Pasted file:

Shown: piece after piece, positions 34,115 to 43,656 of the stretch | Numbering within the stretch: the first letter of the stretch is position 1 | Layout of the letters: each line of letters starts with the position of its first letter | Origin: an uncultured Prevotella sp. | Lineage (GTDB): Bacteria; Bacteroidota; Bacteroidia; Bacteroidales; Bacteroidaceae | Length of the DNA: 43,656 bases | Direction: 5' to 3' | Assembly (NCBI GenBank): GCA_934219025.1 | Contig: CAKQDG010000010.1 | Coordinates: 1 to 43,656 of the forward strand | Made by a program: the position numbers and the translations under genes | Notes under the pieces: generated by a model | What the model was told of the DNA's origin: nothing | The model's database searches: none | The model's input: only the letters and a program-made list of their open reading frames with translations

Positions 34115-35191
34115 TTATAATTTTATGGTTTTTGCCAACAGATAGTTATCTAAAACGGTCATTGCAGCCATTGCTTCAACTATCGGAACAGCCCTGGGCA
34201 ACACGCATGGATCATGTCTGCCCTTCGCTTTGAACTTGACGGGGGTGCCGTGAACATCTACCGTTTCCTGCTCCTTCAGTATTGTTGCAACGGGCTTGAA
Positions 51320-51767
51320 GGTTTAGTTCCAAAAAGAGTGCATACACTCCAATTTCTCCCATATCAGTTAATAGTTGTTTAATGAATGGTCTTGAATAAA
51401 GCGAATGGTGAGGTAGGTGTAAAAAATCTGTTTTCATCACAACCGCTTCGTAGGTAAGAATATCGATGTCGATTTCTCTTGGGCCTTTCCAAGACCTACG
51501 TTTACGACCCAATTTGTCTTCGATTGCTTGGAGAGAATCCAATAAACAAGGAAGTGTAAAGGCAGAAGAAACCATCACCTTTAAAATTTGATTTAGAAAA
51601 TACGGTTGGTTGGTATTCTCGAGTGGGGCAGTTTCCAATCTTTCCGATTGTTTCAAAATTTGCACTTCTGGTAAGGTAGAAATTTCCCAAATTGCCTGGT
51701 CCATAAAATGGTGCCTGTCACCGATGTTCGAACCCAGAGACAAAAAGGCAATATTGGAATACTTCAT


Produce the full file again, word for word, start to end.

Shown: piece after piece, positions 34,115 to 43,656 of the stretch | Numbering within the stretch: the first letter of the stretch is position 1 | Layout of the letters: each line of letters starts with the position of its first letter | Origin: an uncultured Prevotella sp. | Lineage (GTDB): Bacteria; Bacteroidota; Bacteroidia; Bacteroidales; Bacteroidaceae | Length of the DNA: 43,656 bases | Direction: 5' to 3' | Assembly (NCBI GenBank): GCA_934219025.1 | Contig: CAKQDG010000010.1 | Coordinates: 1 to 43,656 of the forward strand | Made by a program: the position numbers and the translations under genes | Notes under the pieces: generated by a model | What the model was told of the DNA's origin: nothing | The model's database searches: none | The model's input: only the letters and a program-made list of their open reading frames with translations

Positions 34115-35191
34115 TTATAATTTTATGGTTTTTGCCAACAGATAGTTATCTAAAACGGTCATTGCAGCCATTGCTTCAACTATCGGAACAGCCCTGGGCA
34201 ACACGCATGGATCATGTCTGCCCTTCGCTTTGAACTTGACGGGGGTGCCGTGAACATCTACCGTTTCCTGCTCCTTCAGTATTGTTGCAACGGGCTTGAA
Positions 51320-51767
51320 GGTTTAGTTCCAAAAAGAGTGCATACACTCCAATTTCTCCCATATCAGTTAATAGTTGTTTAATGAATGGTCTTGAATAAA
51401 GCGAATGGTGAGGTAGGTGTAAAAAATCTGTTTTCATCACAACCGCTTCGTAGGTAAGAATATCGATGTCGATTTCTCTTGGGCCTTTCCAAGACCTACG
51501 TTTACGACCCAATTTGTCTTCGATTGCTTGGAGAGAATCCAATAAACAAGGAAGTGTAAAGGCAGAAGAAACCATCACCTTTAAAATTTGATTTAGAAAA
51601 TACGGTTGGTTGGTATTCTCGAGTGGGGCAGTTTCCAATCTTTCCGATTGTTTCAAAATTTGCACTTCTGGTAAGGTAGAAATTTCCCAAATTGCCTGGT
51701 CCATAAAATGGTGCCTGTCACCGATGTTCGAACCCAGAGACAAAAAGGCAATATTGGAATACTTCAT